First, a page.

- Make sure I haven’t missed any major points
- Review my decisions and reasoning
- Get my wife familiar with the advisor in case I am incapacitated


WoodSpinner
Topic Author
kaspa
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Joined: Fri Aug 14, 2020 9:00 pm

Re: Requesting advice for financial planning

Post by kaspa »

Thank you all for your replies so far.

No one has commented on #2 and #3. Any experience with those at all? I did look around this site and others, and info seems limited as both may be relatively new.

Schwab CFPs (with intelligent portfolios premium) may be a loss leader to attract more assets. Both Schwab and Facet claim that use of technology has simplified some aspects, reducing time spent in more routine analysis, which is why they are lower costs vs. hourly-fee-based CFPs. If this is true, CFP quality may not be as bad, but then again it can all be a sales pitch, which is why I was wondering if anyone has direct experience of using them.

Regarding the suggestion of using specialists for some aspects -- I was leaning towards that viewpoint and your support provides the affirmation I likely needed to make that decision concrete. I have already engaged a tax professional based on a good reference and hoping to get hourly-fee based advice on one topic of interest (ISO option exercise strategy). For setting up a trust, I did use an attorney few years back and it is about time to have another look as there have been some small changes.
ColoRetiredGirl
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Location: Colorado

Re: Requesting advice for financial planning

Post by ColoRetiredGirl »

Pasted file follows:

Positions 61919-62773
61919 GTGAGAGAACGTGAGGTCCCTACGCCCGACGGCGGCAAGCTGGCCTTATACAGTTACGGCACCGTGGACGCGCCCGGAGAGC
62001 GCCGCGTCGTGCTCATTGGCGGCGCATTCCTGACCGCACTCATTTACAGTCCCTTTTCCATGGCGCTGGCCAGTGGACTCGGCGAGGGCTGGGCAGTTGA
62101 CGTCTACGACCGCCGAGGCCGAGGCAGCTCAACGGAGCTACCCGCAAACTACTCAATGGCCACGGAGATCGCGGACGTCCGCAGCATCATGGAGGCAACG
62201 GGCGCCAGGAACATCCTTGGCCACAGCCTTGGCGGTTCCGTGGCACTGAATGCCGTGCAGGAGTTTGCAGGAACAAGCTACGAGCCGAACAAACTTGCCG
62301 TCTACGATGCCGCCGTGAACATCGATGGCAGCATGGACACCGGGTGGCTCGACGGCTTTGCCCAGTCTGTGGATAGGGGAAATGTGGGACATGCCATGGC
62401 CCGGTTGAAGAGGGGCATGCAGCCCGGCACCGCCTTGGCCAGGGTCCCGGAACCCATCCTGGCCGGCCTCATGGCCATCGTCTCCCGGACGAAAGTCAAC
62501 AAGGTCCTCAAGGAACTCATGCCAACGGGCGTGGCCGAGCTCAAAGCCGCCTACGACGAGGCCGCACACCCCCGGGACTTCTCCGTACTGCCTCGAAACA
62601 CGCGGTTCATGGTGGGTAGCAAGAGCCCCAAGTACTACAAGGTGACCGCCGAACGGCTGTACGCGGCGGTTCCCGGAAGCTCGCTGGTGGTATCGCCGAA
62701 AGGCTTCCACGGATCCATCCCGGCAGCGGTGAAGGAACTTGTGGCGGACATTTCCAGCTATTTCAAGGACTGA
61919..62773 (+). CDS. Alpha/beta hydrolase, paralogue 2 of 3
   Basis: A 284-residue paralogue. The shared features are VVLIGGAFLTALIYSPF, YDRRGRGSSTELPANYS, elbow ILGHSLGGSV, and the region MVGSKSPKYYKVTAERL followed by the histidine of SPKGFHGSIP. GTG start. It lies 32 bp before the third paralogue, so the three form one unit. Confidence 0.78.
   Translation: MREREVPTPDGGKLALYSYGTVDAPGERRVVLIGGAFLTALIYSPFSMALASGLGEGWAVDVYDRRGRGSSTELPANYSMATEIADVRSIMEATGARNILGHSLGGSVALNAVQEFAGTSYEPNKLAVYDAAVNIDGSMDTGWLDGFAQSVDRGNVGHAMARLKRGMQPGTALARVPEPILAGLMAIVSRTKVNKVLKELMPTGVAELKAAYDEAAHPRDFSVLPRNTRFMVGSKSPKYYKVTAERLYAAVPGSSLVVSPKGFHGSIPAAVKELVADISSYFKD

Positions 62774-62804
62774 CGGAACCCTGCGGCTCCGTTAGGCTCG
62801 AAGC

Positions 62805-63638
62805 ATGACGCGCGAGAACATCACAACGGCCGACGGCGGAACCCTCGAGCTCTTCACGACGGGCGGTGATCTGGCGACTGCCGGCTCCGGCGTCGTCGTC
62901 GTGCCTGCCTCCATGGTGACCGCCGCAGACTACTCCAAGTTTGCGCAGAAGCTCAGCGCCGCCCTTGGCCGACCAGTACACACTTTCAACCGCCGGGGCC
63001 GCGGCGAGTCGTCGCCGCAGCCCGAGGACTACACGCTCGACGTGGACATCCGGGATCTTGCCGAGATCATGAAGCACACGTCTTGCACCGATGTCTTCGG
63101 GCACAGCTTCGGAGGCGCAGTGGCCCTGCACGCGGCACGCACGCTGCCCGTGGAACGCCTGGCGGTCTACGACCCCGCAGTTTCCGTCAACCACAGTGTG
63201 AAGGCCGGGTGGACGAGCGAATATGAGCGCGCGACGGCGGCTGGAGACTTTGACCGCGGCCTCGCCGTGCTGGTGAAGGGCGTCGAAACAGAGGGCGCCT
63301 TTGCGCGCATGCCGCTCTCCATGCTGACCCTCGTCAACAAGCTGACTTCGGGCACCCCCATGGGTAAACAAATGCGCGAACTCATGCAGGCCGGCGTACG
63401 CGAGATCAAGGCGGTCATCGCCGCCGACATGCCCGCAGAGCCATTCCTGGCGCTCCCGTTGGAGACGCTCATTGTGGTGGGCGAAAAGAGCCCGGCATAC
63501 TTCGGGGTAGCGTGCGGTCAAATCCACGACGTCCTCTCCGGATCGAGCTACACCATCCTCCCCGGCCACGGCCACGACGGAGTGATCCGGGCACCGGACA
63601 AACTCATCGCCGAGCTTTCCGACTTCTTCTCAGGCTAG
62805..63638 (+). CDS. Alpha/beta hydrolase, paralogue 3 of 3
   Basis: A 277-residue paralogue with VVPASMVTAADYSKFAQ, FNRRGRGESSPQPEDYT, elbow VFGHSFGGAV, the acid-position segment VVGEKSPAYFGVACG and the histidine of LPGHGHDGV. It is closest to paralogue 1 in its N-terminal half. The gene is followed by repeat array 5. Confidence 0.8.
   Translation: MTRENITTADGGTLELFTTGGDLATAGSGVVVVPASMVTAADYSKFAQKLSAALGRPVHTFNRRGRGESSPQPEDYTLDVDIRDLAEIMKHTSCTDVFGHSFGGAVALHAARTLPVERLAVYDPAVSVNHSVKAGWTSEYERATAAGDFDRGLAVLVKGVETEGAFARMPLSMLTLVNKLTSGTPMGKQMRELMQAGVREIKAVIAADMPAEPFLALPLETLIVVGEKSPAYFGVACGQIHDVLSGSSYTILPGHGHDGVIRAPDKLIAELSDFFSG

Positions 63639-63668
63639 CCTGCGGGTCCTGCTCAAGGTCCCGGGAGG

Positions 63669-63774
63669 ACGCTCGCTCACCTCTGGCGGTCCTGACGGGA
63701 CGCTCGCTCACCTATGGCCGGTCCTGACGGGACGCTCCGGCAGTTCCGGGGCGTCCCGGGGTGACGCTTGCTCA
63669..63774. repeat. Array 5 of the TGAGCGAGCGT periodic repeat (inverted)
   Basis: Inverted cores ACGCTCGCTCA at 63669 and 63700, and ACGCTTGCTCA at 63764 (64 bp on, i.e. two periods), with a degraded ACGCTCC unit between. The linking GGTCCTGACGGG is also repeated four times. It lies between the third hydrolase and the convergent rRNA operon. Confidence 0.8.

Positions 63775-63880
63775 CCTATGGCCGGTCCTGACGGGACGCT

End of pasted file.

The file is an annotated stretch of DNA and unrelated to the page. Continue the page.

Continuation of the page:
Since you have been a DIY investor, you can visit with a Schwab Representative twice a year to review your portfolio. They analyze your portfolio by running it through their software coupled with an understanding of your retirement goals for free. What I did was completed the BH’s IPS (Investment Policy Statement) and reviewed it with the Representative along with this service. I can call anytime to get help with my portfolio within reason with the representative or just call the 24/7 help desk at anytime. They will call in a specialist if needed. Schwab does have their own CFPs which will give you more detailed (handhold) services for 80 basis points for your portfolio/ year. You have input about your portfolio. Going with Creative Planning you are giving up control to them. I am a control freak so not my cup of tea. Personally, I use the free service along with NewRetirement software and of course this site to monitor my portfolio. I continue to educate myself on investing. Finally, you may want to check out Suzie Orman’s estate planning software. You can fill it out and get a lot of free professional help to complete it. You can change your estate planning and health directives anytime you want. You would just have to get it notarized each time. I plan to stick with Schwab due to their excellent customer service and the fact I can visit their offices in person.